Due to their customizability, a handful of FWS exist. These include “flexi-tour” schedules, gliding schedules, variable day schedules, variable week schedules, and “maxi-flex” schedules. For both “flexi-tour” and gliding types, the basic work requirement is that the employee must work 8 hours per day, 40 hours per week, 80 hours per biweekly pay period. The variable day schedule requires that 40 hours per week, 80 hours per biweekly pay period are worked, but without the 8 hours per day stipulation. Likewise, the variable week and “maxi-flex” schedules simply require the given federal worker clocks in 80 hours per biweekly pay period.
For all types of FWS, flex hours are built around core hours. If core hours are missed, they must be accounted for by some time-off or approved leave. And overtime works the same for any type of FWS. The overtime premium is paid if there is an excess of either 40 hours in a week or 8 hours in day, but only if the overtime was ordered, with ample notice, by the employing agency.
For “flexi-tour,” there is a core and flex component for each workday. Arrival and departure times are approved by the agency and this schedule is relatively fixed once set. With gliding, variable day, and variable week schedules, there is a range of start and stop times to choose from for each workday. The length of any given workday might be different than others under variable day schedules. Similarly, the length any given workweek might vary under variable week schedules, and this is also the case with “maxi-flex” but the designated or “core” component is not required for every workday.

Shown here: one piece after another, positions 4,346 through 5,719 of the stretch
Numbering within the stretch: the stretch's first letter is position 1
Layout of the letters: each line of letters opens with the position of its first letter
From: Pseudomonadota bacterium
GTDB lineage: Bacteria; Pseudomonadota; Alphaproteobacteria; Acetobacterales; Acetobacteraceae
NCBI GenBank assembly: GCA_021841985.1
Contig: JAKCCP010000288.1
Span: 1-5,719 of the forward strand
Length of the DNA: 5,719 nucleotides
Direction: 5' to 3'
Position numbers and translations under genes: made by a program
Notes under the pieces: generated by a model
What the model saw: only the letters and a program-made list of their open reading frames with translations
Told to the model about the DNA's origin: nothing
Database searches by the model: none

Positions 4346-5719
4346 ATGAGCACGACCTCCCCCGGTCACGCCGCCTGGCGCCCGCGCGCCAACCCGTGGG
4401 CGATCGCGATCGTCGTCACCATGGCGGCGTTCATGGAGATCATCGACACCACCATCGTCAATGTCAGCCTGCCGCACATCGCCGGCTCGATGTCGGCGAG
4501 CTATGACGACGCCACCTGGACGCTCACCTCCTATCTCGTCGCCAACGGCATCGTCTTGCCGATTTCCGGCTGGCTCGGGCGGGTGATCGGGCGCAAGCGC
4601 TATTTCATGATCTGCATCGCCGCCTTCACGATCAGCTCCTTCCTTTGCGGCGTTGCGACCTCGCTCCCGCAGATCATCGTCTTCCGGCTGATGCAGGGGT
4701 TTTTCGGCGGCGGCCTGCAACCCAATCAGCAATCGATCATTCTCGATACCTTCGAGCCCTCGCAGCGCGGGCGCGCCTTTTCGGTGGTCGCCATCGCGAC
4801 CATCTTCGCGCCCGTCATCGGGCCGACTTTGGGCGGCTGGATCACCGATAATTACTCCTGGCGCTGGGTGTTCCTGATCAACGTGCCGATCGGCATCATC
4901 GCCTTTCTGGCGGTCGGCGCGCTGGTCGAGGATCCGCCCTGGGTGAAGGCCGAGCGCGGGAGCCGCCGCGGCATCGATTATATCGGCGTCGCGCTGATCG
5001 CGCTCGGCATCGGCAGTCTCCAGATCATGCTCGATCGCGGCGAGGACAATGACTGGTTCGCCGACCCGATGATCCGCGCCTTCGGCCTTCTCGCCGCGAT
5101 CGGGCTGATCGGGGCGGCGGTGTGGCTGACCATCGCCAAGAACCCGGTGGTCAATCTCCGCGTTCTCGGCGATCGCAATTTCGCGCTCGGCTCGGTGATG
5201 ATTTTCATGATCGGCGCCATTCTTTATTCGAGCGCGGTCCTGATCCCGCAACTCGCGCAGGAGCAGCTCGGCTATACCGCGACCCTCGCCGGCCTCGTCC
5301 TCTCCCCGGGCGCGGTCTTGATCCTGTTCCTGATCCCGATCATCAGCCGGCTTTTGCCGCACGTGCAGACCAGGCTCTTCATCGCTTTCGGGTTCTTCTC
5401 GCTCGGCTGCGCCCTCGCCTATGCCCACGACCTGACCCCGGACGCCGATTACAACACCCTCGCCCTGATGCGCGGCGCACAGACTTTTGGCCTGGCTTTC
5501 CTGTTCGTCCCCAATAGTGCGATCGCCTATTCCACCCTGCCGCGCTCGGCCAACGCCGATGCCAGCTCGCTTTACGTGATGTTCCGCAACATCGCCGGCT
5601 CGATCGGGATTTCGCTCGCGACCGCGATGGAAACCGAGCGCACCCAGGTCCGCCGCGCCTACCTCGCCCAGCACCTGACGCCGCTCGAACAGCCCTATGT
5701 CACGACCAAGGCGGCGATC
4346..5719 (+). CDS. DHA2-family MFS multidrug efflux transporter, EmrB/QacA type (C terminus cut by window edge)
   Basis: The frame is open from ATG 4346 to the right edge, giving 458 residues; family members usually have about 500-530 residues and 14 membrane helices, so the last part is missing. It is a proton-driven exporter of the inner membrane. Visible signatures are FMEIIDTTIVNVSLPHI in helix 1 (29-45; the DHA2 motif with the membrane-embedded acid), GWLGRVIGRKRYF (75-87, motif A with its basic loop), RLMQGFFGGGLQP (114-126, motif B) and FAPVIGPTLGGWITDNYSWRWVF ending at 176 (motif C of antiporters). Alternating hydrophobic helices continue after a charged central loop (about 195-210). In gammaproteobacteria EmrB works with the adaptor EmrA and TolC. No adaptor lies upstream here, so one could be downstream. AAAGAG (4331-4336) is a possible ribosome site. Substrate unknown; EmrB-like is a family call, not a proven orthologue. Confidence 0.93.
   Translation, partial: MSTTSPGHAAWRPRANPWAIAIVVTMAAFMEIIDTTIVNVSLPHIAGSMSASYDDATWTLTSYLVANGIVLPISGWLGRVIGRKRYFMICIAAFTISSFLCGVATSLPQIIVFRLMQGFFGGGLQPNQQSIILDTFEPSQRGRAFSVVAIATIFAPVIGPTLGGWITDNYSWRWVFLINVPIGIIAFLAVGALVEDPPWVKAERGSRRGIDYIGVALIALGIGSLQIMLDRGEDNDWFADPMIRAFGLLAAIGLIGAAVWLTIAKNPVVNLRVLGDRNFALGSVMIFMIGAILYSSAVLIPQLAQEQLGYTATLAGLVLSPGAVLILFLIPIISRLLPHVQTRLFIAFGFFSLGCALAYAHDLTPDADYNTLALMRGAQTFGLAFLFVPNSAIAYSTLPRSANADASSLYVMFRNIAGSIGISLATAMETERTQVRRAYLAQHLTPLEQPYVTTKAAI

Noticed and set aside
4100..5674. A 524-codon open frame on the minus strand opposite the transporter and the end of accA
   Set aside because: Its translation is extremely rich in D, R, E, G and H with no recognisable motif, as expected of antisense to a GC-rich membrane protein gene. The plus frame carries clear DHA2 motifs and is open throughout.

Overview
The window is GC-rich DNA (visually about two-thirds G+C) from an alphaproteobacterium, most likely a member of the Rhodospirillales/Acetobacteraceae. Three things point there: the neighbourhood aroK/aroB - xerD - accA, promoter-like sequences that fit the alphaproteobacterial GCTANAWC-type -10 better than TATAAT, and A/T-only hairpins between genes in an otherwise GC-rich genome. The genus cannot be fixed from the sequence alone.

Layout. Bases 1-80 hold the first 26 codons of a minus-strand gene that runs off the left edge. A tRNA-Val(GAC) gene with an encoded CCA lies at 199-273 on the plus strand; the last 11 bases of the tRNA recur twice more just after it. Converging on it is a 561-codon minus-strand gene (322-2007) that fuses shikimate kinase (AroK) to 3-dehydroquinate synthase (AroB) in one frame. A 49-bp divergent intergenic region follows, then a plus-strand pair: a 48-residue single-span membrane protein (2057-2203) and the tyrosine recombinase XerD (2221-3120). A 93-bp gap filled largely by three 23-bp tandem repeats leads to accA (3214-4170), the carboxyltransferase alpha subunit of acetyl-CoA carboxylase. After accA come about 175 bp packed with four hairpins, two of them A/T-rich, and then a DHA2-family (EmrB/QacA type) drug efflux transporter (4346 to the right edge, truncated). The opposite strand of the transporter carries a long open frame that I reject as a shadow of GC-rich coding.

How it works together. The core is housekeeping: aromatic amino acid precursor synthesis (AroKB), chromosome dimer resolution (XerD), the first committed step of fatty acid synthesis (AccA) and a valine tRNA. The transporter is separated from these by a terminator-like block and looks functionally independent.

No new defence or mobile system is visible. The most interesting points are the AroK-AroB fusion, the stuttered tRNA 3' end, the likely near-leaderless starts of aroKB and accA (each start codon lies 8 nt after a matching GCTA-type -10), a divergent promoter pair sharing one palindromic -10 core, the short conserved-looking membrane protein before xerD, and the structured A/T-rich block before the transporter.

Also for FWS, premiums for night pay are only paid if the “core” hours were set between 6 p.m. and 6 a.m. In other words, choosing to work “flex” hours at night won’t give the worker a pay boost. That said, full-time employees under an FWS who work on a holiday or Sunday are entitled to the Sunday premium pay rate for the hours worked on such days.
Compressed Work Schedules
CWS can be much more straightforward. The basic work requirement is just 80 hours per biweekly pay period, working fewer than 10 days in the same range. Once their CWS is set, it is a fixed schedule that can only possibly be adjusted due to a personal hardship experienced by the worker. Overtime is paid if the worked hours in a given pay period is greater than the work schedule established by the agency. Sunday and holiday pay premiums are entitled to feds with a CWS, limited to the number of hours regularly scheduled for said days. Lastly, for employees operating in “unorganized units,” a CWS is also subject to approval via a vote by “all affected employees,” with majority rules. No vote is needed when it comes to FWS.
And that’s our overview of alternative work schedules for feds. For more information, check out OPM’s online guide. Our final piece in this series on leave for federal employees will focus on compensatory time off, emergency leave, and voluntary leave programs.
Until Next Time,
**Written by Benjamin Derge, Financial Planner, ChFEBC℠. The information has been obtained from sources considered reliable but we do not guarantee that the foregoing material is accurate or complete. Any opinions are those of Benjamin Derge and not necessarily those of RJFS or Raymond James. Links are being provided for information purposes only. Expressions of opinion are as of this date and are subject to change without notice. Raymond James is not affiliated with and does not endorse, authorize, or sponsor any of the listed websites or their respective sponsors.